Not much noteworthy political reporting in the major newsmagazines this week, though both Time and Newsweek have good coverage of the story surrounding Jim McGreevey’s resignation. (The cover stories: Cats, Fat, and Oceans (still).) There’s good stuff to be found in the Atlantic, however, where Eric Alterman decrees that there’s “gold in them that hills” — Beverly Hills, that is — for Democrats looking for the money they need to win national office. During the 2000 election cycle, the denizens of zip code 90210, who apparently don’t spend all their money at the Peach Pit, gave more than $6.2 million, the vast majority to Democrats. The entertainment industry has joined organized labor and the trial bar as “one of the three pillars of the Democrats’ financial structure,” Alterman writes. But, for the most part, the stars don’t pay: “they show up, look pretty, and on occasion even demand a check themselves.”

A different kind of politically active Hollywood type is featured in The New Yorker. Errol Morris, who has directed a number of documentaries, including the Oscar-winning “The Fog of War,” a portrait of Robert McNamara, is now producing a series of political ads featuring Republicans who have switched their allegiance from George W. Bush to John Kerry. Using the “Interrotron,” which he invented and “uses two-way mirrors to project his face across the lens of the camera as he interviews people,” Morris shot the spots without props or music against a sheer white backdrop, in an effort to make central the “unscripted ‘eloquence of ordinary citizens.’” After Kerry’s people dragged their feet on the project, Morris took the idea to MoveOn, which will air one of the ads during the Republican Convention, and may spend millions on them in the coming months. One possible spot features Texan Deborah Wood, clad in a red flannel shirt, saying, “I don’t like to be lied to. I can handle the truth. Where are these mobile labs? Where’s the W.M.D.s? Where’s the smallpox? If I were a mother of one of those people that were killed—the soldiers that were killed over there—I’d want to know. My kid has died because of you, my kid is dead in the ground because of you. I feel very betrayed. I feel like this whole country is betrayed.”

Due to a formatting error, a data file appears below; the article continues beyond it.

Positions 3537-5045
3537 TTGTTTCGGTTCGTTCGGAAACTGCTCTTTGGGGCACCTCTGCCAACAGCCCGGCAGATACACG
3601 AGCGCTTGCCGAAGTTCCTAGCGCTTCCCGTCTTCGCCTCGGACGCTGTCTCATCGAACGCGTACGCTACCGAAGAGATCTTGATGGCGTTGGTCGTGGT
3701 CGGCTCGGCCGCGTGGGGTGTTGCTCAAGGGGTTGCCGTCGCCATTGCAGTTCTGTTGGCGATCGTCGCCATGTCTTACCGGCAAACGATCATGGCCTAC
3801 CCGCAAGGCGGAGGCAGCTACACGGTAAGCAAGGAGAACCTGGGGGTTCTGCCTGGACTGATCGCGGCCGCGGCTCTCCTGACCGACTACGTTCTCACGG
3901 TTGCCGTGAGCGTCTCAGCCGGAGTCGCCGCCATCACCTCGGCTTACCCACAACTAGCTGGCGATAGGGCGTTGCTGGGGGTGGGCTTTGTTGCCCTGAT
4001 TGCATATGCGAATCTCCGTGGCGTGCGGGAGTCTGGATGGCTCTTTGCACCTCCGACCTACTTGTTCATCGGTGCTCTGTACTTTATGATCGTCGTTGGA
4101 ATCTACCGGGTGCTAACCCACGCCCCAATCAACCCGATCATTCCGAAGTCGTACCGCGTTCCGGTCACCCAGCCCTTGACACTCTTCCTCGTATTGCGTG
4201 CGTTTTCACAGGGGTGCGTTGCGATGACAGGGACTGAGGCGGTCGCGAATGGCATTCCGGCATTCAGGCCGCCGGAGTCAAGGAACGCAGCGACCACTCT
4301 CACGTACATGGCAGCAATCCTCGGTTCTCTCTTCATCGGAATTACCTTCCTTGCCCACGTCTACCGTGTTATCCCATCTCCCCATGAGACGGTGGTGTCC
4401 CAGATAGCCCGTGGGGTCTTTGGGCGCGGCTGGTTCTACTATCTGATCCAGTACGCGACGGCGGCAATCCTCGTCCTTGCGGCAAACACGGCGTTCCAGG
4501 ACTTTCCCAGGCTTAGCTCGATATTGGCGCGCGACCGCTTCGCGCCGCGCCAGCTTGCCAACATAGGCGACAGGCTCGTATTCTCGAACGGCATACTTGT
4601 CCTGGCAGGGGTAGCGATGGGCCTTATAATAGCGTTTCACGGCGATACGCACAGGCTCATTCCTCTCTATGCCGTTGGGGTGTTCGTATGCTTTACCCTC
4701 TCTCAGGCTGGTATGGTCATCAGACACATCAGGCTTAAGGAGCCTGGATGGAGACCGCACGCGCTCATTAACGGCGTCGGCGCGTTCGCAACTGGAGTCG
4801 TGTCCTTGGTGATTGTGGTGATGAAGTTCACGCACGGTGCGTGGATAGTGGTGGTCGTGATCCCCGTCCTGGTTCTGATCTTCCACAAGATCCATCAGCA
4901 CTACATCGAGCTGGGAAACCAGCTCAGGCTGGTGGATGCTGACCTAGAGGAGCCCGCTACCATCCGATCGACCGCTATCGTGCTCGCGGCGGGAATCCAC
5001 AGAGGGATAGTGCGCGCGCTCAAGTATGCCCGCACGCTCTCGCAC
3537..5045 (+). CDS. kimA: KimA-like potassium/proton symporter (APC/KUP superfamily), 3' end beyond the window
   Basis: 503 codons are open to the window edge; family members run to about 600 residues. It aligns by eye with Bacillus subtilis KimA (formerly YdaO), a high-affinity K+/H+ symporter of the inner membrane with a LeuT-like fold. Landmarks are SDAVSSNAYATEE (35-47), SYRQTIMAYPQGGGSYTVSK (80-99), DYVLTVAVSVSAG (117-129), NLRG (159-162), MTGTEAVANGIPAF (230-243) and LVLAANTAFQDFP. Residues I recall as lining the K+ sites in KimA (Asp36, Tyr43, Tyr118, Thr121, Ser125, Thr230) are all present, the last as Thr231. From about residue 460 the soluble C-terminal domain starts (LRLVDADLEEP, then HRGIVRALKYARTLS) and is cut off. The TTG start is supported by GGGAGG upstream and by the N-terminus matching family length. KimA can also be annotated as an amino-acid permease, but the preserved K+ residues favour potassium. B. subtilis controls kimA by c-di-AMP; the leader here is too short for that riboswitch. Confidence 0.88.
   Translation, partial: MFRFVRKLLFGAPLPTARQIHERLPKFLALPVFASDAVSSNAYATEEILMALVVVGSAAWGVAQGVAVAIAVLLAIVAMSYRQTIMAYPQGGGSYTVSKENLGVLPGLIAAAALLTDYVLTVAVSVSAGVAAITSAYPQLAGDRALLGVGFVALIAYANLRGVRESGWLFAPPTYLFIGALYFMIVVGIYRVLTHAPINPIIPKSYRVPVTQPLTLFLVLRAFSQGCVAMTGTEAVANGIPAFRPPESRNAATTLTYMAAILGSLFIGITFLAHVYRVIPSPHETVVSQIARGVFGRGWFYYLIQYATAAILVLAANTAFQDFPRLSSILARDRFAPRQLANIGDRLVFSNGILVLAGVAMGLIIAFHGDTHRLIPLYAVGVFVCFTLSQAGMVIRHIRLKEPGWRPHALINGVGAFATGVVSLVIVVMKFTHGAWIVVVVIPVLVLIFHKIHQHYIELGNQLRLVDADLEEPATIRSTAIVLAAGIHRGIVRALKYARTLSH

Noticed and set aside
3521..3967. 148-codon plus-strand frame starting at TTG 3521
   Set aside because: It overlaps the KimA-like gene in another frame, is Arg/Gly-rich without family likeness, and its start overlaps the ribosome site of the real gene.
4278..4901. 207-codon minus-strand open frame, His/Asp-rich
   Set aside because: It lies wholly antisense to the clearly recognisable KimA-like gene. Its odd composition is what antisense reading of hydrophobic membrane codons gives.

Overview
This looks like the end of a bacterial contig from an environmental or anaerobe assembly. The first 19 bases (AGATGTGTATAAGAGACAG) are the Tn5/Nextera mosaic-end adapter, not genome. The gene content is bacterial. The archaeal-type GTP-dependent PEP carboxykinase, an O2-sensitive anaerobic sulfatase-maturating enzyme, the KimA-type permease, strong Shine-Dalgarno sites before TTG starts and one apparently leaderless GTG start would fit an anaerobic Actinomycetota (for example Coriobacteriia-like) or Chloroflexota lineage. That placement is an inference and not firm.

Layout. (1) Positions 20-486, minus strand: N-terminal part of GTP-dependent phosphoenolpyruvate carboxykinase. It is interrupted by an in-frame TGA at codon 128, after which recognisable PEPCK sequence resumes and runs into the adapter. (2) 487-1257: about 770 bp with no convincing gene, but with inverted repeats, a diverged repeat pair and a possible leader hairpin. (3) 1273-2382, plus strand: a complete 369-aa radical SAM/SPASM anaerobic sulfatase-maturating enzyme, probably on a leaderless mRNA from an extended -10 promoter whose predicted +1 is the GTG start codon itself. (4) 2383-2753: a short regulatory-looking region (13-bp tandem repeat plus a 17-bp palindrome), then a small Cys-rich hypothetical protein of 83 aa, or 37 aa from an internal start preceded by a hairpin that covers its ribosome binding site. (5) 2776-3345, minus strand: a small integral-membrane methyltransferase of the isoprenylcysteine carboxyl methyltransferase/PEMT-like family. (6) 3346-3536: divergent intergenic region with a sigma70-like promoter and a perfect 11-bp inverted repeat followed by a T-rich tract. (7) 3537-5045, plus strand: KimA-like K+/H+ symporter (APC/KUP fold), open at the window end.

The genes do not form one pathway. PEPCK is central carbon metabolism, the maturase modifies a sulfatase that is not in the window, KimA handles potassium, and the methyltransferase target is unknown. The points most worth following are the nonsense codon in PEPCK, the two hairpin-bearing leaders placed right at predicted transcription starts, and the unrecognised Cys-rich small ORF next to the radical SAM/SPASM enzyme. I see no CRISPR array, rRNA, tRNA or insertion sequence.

If Bush does lose, argues the Weekly Standard’s Fred Barnes, there won’t be a silver lining for conservatives. Bill Clinton’s presidency, he writes, allowed conservatives to earn victories on three policy measures: welfare reform, NAFTA, and a balanced budget. But while Clinton was a “new” Democrat centrist, Kerry “is a conventional liberal who buys almost none” of the conservative agenda. And while “Clinton prompted a Republican landslide [in 1994],” Barnes argues, “Kerry won’t.”

Finally, Matt Yglesias of the liberal American Prospect says its time we learn from our mistakes. We’ve found out that Bush is unintelligent, he argues, and we now know, if we didn’t in 2000, that intelligence matters. “The job of the president of the United States is not to love his wife; it’s to manage a wide range of complicated issues,” Yglesias writes. “That requires character, yes, but not the kind of character measured by private virtues like fidelity to spouse and frequency of quotations from Scripture. Yet it also requires intelligence. It requires intellectual curiosity, an ability to familiarize oneself with a broad range of views, the capacity — yes — to grasp nuances, to foresee the potential ramifications of one’s decisions, and, simply, to think things through. Four years ago, these were not considered necessary pieces of presidential equipment. Today, they have to be.”

Pretty grim stuff. Bring back the cats and the fat.

Brian Montopoli

Brian Montopoli is a writer at CJR Daily.